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On Saturday, October 24, activists in more than 170 nations participated in rallies, religious services, concerts, workshops and lectures to raise awareness of climate change. The guiding force behind the International Day of Climate Action is Bill McKibben, an environmental writer, educator and activist who has become an outspoken voice in the war against global warming.
McKibben was born in 1960 in Lexington, Massachusetts, the birthplace of the American Revolution. During his summers in high school, McKibben led tours on the Lexington battlefield, telling the story of American democracy and freedom. He says that taught him never to confuse dissent with the lack of patriotism. "The people I was talking about showed their patriotism by dissenting from big power."
McKibben went to Harvard University, where he became editor of the six-day-a-week student-run newspaper. He covered city politics and presidential elections, but did not do a lot of schoolwork.
After college, McKibben worked as a columnist for the New Yorker weekly national magazine. He quit five years later and moved to a remote part of New York state, where he says he fell in love with the "wild woods."
"It was striking me very hard, the sudden intuitive understanding that it wasn't so wild anymore, that people were changing the temperature of that place and hence the seasons and the flora and the fauna."
Finding his subject in nature
That insight was the basis for The End of Nature, the first book on global warming written for a general audience. McKibben figured if he pointed out ecological problems, people would do something about them. He says at 27 the assumption was more than a little naïve.
I completely failed to understand the depth of the kind of cultural transformation that we were going to have to make if we were ever going to deal with climate change."
Nevertheless, The End of Nature established McKibben as an environmental writer. Since that first book, he has written ten more addressing climate change from many different angles. He wrote about population, popular culture and economics.
"I even went around the world looking for hopeful places to bring back to America to say that our way is not the only way of organizing things in the world."
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In April McKibben published American Earth with a foreword by former Vice President Al Gore. The 1,000-page anthology of American environmental writing shows the evolution of environmental thinking, beginning in the early 19th century with the idea of protecting America's vast wilderness. That idea led to the creation of a system of national parks and gave rise to an environmental movement that advocated for laws to protect water, air, and endangered species.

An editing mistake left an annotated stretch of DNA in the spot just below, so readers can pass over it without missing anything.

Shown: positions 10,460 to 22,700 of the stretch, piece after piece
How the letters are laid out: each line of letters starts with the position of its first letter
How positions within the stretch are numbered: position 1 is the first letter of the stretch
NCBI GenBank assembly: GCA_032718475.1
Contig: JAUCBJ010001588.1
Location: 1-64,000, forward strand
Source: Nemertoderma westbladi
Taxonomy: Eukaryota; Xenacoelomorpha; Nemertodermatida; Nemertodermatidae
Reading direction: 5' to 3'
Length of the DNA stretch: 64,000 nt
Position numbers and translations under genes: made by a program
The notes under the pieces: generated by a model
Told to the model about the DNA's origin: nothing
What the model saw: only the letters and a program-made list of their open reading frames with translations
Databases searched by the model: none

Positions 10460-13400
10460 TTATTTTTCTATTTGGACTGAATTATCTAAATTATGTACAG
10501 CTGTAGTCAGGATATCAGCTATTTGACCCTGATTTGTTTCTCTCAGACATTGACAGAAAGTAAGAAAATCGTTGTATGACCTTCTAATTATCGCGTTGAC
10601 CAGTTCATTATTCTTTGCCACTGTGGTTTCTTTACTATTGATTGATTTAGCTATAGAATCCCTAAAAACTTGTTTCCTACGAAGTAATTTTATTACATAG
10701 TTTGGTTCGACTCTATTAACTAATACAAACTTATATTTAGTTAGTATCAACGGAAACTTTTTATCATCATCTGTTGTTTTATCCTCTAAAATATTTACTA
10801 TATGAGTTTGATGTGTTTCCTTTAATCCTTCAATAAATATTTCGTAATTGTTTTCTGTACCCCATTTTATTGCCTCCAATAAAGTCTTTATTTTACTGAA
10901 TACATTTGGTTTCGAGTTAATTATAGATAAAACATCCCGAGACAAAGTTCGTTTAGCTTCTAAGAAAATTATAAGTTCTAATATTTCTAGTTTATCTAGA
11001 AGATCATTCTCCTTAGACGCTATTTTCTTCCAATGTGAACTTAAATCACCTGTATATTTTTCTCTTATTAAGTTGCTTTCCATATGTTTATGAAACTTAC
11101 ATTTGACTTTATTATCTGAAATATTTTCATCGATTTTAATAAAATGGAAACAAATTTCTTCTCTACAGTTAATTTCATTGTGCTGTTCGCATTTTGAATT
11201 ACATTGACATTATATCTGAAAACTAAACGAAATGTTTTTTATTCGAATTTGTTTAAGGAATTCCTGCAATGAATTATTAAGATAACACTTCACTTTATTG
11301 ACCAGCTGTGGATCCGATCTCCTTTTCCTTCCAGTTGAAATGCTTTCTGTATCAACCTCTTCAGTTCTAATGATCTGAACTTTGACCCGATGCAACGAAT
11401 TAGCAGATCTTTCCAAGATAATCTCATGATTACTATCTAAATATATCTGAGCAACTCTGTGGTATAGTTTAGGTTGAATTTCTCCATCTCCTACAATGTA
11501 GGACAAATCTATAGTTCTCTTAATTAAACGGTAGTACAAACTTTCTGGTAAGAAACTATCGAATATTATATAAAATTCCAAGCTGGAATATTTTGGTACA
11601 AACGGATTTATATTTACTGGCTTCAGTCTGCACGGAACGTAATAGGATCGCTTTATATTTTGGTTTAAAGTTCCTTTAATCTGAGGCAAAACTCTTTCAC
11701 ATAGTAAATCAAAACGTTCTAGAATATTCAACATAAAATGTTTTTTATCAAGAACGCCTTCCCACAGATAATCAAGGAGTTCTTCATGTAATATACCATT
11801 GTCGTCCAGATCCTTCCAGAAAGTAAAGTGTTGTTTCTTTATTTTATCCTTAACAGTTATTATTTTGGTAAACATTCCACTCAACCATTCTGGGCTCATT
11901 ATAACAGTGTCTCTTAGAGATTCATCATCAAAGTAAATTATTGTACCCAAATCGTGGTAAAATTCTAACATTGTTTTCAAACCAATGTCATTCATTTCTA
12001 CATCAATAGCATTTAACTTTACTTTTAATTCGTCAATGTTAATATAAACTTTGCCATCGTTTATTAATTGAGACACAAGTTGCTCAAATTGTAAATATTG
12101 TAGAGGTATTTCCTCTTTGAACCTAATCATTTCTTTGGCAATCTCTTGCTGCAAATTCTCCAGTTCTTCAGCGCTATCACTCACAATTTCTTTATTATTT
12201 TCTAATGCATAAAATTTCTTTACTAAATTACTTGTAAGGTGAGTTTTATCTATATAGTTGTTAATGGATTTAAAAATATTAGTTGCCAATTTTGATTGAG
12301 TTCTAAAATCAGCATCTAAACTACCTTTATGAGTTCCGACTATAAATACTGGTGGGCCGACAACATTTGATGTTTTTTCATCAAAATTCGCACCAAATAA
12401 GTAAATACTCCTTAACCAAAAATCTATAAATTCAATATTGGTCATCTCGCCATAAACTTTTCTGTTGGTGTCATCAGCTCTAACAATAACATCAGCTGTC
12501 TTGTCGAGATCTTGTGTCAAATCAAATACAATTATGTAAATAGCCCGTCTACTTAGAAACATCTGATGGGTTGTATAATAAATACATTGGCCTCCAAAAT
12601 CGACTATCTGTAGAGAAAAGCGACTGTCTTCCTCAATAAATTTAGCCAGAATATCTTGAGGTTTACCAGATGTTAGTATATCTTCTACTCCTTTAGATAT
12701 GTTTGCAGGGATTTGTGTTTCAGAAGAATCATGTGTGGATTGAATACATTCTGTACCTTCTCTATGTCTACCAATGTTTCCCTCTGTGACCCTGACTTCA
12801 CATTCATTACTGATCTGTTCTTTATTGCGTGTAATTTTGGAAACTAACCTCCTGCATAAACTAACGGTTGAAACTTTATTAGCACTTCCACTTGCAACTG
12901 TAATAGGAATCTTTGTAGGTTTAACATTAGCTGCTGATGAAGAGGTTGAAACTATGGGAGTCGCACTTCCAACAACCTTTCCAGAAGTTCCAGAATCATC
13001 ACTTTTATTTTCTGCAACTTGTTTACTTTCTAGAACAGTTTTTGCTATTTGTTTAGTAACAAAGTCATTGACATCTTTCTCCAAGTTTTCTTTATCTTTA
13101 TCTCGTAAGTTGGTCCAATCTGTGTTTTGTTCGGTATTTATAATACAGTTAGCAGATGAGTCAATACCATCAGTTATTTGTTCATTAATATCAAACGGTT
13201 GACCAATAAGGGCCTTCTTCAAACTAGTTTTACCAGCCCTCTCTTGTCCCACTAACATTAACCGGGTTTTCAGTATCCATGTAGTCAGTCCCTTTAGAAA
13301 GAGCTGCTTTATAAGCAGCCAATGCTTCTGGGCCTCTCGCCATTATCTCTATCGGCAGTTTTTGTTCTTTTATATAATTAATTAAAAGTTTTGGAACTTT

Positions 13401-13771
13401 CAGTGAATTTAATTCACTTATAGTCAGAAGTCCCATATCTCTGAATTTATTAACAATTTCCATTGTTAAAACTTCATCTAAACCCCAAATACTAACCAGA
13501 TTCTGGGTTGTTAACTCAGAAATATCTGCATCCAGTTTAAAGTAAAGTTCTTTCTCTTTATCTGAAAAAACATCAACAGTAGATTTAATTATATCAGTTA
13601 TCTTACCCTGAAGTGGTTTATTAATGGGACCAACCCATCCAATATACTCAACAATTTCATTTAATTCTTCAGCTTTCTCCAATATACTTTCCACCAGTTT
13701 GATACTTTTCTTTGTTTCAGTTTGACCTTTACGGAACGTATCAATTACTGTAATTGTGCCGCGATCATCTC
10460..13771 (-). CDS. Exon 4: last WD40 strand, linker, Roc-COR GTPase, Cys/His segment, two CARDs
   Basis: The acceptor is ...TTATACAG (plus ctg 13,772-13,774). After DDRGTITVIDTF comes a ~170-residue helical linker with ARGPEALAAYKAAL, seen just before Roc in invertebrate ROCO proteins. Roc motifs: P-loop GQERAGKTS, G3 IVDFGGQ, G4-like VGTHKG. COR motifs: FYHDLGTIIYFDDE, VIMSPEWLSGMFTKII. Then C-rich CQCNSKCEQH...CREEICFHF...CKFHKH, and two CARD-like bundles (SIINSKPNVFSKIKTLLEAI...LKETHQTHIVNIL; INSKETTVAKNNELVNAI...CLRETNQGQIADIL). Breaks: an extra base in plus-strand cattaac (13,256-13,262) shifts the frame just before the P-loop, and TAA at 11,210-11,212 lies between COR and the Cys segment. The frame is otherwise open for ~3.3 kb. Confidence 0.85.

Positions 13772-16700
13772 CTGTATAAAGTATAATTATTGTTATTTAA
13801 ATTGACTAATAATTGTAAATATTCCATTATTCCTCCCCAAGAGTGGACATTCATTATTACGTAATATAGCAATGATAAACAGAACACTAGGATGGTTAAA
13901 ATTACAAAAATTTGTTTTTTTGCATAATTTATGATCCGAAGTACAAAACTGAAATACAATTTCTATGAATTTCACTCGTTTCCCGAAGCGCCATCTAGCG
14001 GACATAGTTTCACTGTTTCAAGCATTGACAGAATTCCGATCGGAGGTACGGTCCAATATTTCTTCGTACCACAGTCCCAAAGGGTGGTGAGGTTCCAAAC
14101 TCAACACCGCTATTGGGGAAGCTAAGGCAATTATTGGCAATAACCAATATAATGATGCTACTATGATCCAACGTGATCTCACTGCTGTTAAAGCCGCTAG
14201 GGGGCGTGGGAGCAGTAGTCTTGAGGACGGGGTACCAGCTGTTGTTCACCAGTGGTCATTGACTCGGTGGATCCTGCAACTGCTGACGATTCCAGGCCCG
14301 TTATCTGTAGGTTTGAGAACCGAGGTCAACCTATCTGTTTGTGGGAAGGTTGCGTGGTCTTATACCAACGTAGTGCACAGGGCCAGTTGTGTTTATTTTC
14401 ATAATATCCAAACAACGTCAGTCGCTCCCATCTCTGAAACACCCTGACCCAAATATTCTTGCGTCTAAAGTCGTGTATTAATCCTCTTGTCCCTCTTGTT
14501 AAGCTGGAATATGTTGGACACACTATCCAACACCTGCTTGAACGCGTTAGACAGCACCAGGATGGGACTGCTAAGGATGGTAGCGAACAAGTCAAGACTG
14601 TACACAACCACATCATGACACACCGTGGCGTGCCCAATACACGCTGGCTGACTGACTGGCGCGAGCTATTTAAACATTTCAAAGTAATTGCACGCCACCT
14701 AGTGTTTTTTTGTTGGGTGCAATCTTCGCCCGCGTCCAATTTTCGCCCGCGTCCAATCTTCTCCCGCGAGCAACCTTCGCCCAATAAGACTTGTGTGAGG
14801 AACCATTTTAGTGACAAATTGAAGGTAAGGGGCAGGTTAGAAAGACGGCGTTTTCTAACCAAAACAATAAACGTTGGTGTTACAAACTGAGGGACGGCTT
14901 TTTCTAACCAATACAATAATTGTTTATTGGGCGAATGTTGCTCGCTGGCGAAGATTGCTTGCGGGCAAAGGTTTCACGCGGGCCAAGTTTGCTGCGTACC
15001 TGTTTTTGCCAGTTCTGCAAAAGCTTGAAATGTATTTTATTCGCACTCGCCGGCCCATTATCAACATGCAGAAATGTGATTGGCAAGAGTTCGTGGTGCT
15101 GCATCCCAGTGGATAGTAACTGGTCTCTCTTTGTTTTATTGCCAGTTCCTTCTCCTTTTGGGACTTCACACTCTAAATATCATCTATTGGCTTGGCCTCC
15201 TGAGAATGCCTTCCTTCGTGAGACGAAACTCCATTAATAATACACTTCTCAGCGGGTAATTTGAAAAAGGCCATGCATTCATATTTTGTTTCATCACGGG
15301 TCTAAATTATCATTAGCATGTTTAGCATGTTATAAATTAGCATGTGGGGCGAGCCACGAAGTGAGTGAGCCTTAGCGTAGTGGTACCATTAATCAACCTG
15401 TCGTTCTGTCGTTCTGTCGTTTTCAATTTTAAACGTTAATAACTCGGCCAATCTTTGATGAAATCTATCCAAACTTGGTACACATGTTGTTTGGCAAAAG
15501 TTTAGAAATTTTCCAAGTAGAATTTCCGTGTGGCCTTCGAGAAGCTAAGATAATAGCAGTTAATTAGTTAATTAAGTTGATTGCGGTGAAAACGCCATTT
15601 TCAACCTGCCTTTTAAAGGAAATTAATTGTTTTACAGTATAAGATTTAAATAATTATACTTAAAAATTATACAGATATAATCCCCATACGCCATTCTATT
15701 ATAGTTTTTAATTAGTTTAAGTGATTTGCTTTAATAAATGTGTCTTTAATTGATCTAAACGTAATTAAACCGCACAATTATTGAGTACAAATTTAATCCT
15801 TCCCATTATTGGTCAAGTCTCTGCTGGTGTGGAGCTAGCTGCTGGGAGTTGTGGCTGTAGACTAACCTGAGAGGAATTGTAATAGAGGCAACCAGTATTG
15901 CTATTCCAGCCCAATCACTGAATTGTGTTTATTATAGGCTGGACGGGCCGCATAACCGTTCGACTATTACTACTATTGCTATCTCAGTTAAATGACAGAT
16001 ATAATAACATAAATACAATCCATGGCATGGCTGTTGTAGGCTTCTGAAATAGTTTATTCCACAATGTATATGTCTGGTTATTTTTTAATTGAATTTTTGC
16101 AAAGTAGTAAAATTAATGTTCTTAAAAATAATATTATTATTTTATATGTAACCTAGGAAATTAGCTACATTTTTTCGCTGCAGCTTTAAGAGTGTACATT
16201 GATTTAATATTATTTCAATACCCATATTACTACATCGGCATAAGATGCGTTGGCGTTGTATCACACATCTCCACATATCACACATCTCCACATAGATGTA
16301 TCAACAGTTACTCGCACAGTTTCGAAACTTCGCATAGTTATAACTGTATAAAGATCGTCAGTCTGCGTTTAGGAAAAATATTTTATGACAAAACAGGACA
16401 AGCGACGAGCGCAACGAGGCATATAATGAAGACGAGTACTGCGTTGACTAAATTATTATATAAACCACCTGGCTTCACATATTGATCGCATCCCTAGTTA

But in recent years, McKibben says, the idea has shifted away from wilderness and towards human and natural community. "How we are going to live on this earth in such a way that the earth will somehow prosper."
McKibben says environmentalism alone can no longer counter the excesses of the American consumer culture. He says the environmental movement is not powerful enough to deal with global climate change and the overload of carbon in the atmosphere largely from the burning of coal, gas and oil. He says a price must be put on energy to make the cost of fossil fuel reflect the damage it does to the earth.
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McKibben is taking the action he calls for in his books. In 2006 he led 1,000 people across his home state of Vermont to demand new laws on global warming. A year later he got six Vermont college students to work with him on a national campaign called "Step-it-Up."
Their goal was to commit the U.S. Congress to cut carbon emissions 80 percent by 2050. McKibben says it was a fringe position endorsed by scientists and that helped bring [climate change] into the center of the political debate.
"We organized 1400 demonstrations on a single day," he recalls. "Within a week after the end of those demonstrations, both Barack Obama and Hillary Clinton had endorsed that demand as the centerpiece of their environment and ecology platform(s)."
McKibben is now at the helm of a global grassroots, internet-based campaign called 350.org. Its goal, he says, is to spread the message that 350 parts per million of carbon dioxide in the atmosphere is too much.
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The number is now 385, above what McKibben says scientists call the "safe level."
"Humanity is in trouble," was the message 350.org spread on October 24 to people through rallies, art exhibitions, and musical events in 181 nations.
McKibben says the challenge, simply put, is that saving the earth will require political will. He hopes communal voices like 350.org that promote activism across the globe can help turn the tide of climate change before it is too late.